been identified - but not all! Does that mean we still don't know all
the elements in Old Sol? :shock:
No. It means we don't know all of the possible absorption lines of all the elements. In some cases there are ambiguities, too.
Chris

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Re: APOD: The Sun and Its Missing Colors (2023 Jun 11)

Post by Ann » Mon Jun 12, 2023 5:56 am

JohnD wrote: Sun Jun 11, 2023 9:00 am Ann,
I understand about absorbtion of colours, but am puzzled. For instance, sodium vapour street lights give off the same wavelength of light that identifies sodium in the Sun. But the sodium in the Sun must be at much higher temperature than in the street light, so why does the solar sodium not glow and fill the dark patch in the spectrum?
Thanks for an explanation!
John
Okay, John, let's repeat! Emission happens when an ultraviolet photon hits a hydrogen atom and knocks the electron into a higher-energy electron shell. The electron falls back again and releases a photon of 656 nm, hydrogen alpha. The ultraviolet photon that originally hit the hydrogen atom ceases to exist.

Inside the Sun, near the photosphere of the Sun, there are photons whose energy level correspond exactly to hydrogen alpha, or 656 nm. Near the perimeter of the Sun, there are neutral hydrogen atoms. When a photon of 656 nm hits a neutral hydrogen atom, the photon is absorbed. I guess it happens because the hydrogen atom "recognizes" the 656 nm photon as something that belongs to the hydrogen atom and corresponds to one of its own energy states.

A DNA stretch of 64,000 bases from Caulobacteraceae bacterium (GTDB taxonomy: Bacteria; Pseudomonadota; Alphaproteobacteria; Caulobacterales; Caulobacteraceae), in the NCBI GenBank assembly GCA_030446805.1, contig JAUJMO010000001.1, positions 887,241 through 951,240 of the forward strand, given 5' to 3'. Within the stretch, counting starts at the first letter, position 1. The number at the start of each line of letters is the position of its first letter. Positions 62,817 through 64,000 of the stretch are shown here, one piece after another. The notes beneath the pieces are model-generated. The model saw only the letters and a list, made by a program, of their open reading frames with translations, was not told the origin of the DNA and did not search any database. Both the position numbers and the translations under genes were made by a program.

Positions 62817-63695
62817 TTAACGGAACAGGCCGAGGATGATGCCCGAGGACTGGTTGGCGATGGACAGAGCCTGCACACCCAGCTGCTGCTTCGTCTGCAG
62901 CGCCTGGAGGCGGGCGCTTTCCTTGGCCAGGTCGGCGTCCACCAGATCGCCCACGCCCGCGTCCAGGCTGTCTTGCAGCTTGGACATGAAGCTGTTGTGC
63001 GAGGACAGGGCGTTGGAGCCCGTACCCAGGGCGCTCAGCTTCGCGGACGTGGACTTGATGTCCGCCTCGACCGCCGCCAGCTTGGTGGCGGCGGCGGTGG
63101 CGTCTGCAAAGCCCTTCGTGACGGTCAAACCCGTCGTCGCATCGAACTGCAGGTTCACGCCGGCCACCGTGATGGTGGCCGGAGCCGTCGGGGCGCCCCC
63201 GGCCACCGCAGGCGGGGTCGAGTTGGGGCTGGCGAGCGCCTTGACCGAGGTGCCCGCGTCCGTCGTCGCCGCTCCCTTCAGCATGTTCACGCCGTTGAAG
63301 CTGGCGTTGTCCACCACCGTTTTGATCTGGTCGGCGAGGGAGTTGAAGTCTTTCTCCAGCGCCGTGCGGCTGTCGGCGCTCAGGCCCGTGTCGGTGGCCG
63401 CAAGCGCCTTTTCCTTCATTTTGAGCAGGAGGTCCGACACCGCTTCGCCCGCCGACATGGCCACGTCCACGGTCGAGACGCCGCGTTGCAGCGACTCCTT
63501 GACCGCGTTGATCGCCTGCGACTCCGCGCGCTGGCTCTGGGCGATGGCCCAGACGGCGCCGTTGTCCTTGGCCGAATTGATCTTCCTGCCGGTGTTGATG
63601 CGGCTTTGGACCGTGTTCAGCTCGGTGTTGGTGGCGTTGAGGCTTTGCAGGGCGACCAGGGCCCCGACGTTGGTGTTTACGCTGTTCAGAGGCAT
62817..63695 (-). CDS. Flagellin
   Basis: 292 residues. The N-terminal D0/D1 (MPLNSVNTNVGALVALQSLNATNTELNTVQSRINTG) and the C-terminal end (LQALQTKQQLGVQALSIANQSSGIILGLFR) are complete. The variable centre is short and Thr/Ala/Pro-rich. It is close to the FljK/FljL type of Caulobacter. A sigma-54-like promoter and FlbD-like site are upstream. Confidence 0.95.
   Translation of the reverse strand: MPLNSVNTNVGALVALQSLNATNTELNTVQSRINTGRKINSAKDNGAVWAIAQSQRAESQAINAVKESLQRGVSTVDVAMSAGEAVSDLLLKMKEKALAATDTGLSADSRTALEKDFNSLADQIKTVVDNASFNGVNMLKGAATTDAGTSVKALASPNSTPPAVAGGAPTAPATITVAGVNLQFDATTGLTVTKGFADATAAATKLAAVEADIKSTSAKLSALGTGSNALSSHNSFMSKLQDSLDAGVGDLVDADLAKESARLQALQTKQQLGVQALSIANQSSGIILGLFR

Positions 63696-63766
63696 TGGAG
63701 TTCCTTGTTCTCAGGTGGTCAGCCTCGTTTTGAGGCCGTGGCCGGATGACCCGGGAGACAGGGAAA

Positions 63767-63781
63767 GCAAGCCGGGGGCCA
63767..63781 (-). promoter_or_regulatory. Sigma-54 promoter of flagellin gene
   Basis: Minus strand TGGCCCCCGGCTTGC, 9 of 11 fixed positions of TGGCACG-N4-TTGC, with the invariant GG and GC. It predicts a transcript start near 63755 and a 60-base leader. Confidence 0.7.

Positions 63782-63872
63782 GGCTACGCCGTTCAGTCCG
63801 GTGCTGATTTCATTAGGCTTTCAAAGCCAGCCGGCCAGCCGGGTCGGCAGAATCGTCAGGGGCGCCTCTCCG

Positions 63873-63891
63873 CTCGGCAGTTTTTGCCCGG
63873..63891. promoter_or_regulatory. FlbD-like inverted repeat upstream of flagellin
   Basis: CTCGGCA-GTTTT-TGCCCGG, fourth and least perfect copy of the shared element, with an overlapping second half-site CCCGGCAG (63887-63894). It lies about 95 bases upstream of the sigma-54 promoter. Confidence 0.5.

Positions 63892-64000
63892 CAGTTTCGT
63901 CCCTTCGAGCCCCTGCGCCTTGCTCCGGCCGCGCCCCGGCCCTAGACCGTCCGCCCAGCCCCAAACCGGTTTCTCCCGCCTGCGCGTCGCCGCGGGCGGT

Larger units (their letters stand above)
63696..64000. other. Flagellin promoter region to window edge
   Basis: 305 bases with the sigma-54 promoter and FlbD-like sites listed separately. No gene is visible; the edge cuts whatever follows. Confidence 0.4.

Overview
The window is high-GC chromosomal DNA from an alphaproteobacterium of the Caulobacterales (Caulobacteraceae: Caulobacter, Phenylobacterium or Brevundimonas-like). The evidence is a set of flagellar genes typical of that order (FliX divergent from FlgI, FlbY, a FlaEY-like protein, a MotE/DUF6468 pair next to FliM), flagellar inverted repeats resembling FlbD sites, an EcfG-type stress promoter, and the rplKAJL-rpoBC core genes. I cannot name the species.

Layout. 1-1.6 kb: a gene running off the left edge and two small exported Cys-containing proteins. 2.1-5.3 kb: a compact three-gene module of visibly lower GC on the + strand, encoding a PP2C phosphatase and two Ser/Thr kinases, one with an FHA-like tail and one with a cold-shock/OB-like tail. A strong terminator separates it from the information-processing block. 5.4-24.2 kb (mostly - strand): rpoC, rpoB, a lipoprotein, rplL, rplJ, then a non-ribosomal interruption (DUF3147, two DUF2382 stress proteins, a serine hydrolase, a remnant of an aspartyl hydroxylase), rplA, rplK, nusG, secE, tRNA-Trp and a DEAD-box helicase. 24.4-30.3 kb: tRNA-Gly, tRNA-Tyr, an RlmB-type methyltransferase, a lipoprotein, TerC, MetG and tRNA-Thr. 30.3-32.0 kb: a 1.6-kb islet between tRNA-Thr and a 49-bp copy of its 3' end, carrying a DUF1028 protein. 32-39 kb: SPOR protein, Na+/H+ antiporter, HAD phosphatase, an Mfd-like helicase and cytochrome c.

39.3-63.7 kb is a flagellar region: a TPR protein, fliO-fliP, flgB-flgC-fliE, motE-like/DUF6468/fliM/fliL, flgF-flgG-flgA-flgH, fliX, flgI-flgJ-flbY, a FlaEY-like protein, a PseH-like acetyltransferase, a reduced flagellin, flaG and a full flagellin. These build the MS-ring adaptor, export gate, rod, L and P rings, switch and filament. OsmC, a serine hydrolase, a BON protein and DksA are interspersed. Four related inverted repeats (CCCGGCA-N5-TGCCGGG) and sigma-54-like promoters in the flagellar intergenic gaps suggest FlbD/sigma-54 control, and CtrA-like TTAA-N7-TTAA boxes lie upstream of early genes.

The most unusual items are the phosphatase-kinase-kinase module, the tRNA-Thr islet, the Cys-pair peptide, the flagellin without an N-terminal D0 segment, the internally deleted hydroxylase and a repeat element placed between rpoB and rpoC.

Something very slightly similar to the cat who "absorbed" ducklings that she thought belonged to her!


The ducklings survived and thrived. But the 656nm photons that encounter neutral hydrogen atoms inside the Sun are absorbed forever, leaving only darkness behind!

Hydrogen Alpha gap.png

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Re: APOD: The Sun and Its Missing Colors (2023 Jun 11)

Post by johnnydeep » Mon Jun 12, 2023 8:04 pm

Igwasborn wrote: Mon Jun 12, 2023 12:15 am Doesn't some dark patches in the featured spectrum arise from earth's atmosphere gases absorbing sunlight?